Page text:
Results tagged “Astrochemistry”

Cyanide and carbon monoxide are both deadly poisons to humans, but compounds containing iron, cyanide, and carbon monoxide discovered in carbon-rich meteorites by a team of scientists at Boise State University and NASA may have helped power life on early Earth.

Scientists using NASA's Hubble Space Telescope have confirmed the presence of electrically-charged molecules in space shaped like soccer balls, shedding light on the mysterious contents of the interstellar medium (ISM) - the gas and dust that fills interstellar space.

Magnetochiral phenomena may be responsible for the selection of chiral states of biomolecules in meteoric environments.

Because of their importance in biological systems, in our understanding of the solar system and in other applications, seven heterocycles; furan, imidazole, pyridine, pyrimidine, pyrrole, quinoline and isoquinoline have been astronomically searched for in different molecular clouds.

The recent identification of the first complex chiral molecule, propylene oxide (PrO) in space opens up a new window to further study the origin of homochirality on the Earth.

The first minerals to form in the universe were nanocrystalline diamonds, which condensed from gases ejected when the first generation of stars exploded.

At the low temperatures (∼10 K) and high densities (∼100,000 H2 molecules per cc) of molecular cloud cores and protostellar envelopes, a large amount of molecular species (in particular those containing C and O) freeze-out onto dust grain surfaces.

We study the chemical evolution of H2O:CO:NH3 ice mixtures irradiated with soft X-rays, in the range 250-1250 eV. We identify many nitrogen-bearing molecules such as e.g., OCN-, NH4+ , HNCO, CH3CN, HCONH2, and NH2COCONH2.

Non-thermal desorption from icy grains containing H2CO has been invoked to explain the observed H2CO gas phase abundances in ProtoPlanetary Disks (PPDs) and Photon Dominated Regions (PDRs).

Formic acid (HCOOH) and carbon dioxide (CO2) are simple species that have been detected in the interstellar medium.

A number of recent experimental studies have shown that solid-state complex organic molecules (COMs) can form under conditions that are relevant to the CO freeze-out stage in dense clouds.

Since the Archean, N2 has been a major atmospheric constituent in Earth's atmosphere.

Iram 30-m Observations towards eight protostellar outflow sources were taken in the 96-176 GHz range. Transitions of CH3OH and CH3CHO were detected in seven of them.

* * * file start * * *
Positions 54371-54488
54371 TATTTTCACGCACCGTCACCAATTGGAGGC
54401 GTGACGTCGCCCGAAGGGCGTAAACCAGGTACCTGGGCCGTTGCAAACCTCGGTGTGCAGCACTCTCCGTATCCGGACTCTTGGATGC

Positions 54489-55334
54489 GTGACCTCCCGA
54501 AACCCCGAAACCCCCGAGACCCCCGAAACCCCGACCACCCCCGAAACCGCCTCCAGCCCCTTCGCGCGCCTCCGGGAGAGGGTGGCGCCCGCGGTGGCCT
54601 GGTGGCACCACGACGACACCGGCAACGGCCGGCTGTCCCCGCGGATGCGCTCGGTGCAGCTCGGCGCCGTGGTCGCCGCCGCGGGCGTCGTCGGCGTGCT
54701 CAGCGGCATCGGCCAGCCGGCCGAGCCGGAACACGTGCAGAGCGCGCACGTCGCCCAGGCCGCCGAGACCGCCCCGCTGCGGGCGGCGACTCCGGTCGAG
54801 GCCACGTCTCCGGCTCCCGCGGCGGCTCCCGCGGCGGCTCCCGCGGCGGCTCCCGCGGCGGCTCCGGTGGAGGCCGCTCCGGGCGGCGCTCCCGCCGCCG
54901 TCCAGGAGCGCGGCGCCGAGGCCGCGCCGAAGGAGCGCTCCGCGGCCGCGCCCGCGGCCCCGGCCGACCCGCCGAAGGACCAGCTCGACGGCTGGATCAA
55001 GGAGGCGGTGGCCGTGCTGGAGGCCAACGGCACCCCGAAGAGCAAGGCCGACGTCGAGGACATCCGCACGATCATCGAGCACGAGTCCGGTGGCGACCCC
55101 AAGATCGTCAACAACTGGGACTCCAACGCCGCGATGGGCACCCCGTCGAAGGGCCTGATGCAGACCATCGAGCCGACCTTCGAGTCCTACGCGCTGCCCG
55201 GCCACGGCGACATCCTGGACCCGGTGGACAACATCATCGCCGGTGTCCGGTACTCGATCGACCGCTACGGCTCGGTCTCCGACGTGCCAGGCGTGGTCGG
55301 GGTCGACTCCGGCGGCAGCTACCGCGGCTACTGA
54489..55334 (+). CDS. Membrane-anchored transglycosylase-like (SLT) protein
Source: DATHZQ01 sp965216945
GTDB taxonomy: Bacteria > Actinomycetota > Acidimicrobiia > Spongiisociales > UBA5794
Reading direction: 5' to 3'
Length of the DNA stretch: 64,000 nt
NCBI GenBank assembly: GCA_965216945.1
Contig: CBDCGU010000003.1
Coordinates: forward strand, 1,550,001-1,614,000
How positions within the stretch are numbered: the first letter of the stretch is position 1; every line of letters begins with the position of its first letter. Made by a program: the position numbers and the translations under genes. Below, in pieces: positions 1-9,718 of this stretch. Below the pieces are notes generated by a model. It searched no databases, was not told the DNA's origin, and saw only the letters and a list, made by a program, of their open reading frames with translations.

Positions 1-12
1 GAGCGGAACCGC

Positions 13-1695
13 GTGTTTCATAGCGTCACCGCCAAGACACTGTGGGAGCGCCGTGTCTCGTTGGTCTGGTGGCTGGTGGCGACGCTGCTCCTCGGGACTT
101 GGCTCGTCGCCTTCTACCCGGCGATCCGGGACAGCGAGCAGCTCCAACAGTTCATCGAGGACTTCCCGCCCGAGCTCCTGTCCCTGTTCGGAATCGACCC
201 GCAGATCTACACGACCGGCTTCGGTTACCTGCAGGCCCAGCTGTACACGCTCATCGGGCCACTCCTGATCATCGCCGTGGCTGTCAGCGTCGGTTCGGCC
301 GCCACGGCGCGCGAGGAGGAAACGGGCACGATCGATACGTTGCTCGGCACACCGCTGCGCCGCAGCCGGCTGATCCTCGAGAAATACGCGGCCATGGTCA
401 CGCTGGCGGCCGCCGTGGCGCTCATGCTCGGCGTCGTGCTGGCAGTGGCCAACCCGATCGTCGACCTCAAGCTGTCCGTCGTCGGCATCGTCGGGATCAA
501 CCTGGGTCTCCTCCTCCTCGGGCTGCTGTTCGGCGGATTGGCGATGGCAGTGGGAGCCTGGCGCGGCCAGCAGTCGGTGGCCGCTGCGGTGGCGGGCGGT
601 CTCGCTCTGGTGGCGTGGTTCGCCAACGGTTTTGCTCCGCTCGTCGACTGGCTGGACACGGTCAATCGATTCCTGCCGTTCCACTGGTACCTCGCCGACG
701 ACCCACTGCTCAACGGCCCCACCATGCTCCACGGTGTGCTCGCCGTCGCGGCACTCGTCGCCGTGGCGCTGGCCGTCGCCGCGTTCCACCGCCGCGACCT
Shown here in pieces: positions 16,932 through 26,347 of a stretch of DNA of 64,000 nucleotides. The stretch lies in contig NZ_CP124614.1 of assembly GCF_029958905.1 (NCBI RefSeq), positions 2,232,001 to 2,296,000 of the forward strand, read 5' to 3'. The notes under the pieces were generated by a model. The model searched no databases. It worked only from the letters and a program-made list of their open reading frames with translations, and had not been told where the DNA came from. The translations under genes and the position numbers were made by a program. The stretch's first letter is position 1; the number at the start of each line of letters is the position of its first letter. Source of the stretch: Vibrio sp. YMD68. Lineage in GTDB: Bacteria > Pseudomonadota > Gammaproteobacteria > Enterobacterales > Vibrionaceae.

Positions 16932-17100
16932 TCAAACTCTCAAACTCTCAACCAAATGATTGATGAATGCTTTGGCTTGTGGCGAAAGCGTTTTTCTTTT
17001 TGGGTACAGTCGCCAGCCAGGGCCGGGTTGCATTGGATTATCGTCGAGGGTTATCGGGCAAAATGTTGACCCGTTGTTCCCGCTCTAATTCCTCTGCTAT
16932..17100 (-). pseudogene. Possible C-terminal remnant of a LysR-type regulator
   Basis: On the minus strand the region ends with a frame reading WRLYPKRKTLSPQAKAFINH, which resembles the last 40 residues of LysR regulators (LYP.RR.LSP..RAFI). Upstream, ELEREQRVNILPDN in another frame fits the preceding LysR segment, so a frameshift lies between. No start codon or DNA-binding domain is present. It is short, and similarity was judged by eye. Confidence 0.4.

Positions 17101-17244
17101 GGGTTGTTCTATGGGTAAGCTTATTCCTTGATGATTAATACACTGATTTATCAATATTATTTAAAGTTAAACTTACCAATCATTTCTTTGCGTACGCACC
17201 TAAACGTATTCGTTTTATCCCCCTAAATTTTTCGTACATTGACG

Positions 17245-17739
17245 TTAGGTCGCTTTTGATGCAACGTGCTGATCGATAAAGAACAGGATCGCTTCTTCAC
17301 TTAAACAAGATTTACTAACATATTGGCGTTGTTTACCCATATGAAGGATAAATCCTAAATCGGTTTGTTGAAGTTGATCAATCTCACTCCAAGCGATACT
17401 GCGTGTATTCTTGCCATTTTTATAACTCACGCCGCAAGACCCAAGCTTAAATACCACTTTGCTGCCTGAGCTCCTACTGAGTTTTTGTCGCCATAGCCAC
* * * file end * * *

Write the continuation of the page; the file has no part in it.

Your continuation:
Cyanogen (NCCN) is the simplest member of the dicyanopolyynes group, and has been proposed as a major source of the CN radical observed in cometary atmospheres. Although not detected through its rotational spectrum in the cold interstellar medium, this very stable species is supposed to be very abundant.

Gas hydrates formed in oceans and permafrost occur in vast quantities on Earth representing both a massive potential fuel source and a large threat in climate forecasts. They have been predicted to be important on other bodies in our solar systems such as Enceladus, a moon of Saturn.

The identification of the carriers of the diffuse interstellar bands (DIBs) remains to be established, with the exception of five bands attributed to C60+, although it is generally agreed that DIB carriers should be large carbon-based molecules (with ~10-100 atoms) in the gas phase, such as polycyclic aromatic hydrocarbons (PAHs), long carbon chains or fullerenes.

We present results from one-dimensional atmospheric simulations investigating the effect of varying the carbon-to-oxygen (C/O) ratio on the thermal structure, chemical composition and transmission and emission spectra, for irradiated hydrogen-dominated atmospheres.

Small hydrocarbons are an important organic reservoir in protostellar and protoplanetary environments. Constraints on desorption temperatures and binding energies of such hydrocarbons are needed for accurate predictions of where these molecules exist in the ice vs. gas-phase during the different stages of star and planet formation.

Typically, H3+ is formed by collisions involving hydrogen gas, but its chemistry at the molecular level is relatively unknown. When organic molecules are hit by a laser pulse, they are ionized and the reaction begins.

Some of the exoplanets so far observed show featureless or flat transmission spectra, possibly indicating the existence of clouds and/or haze in their atmospheres.

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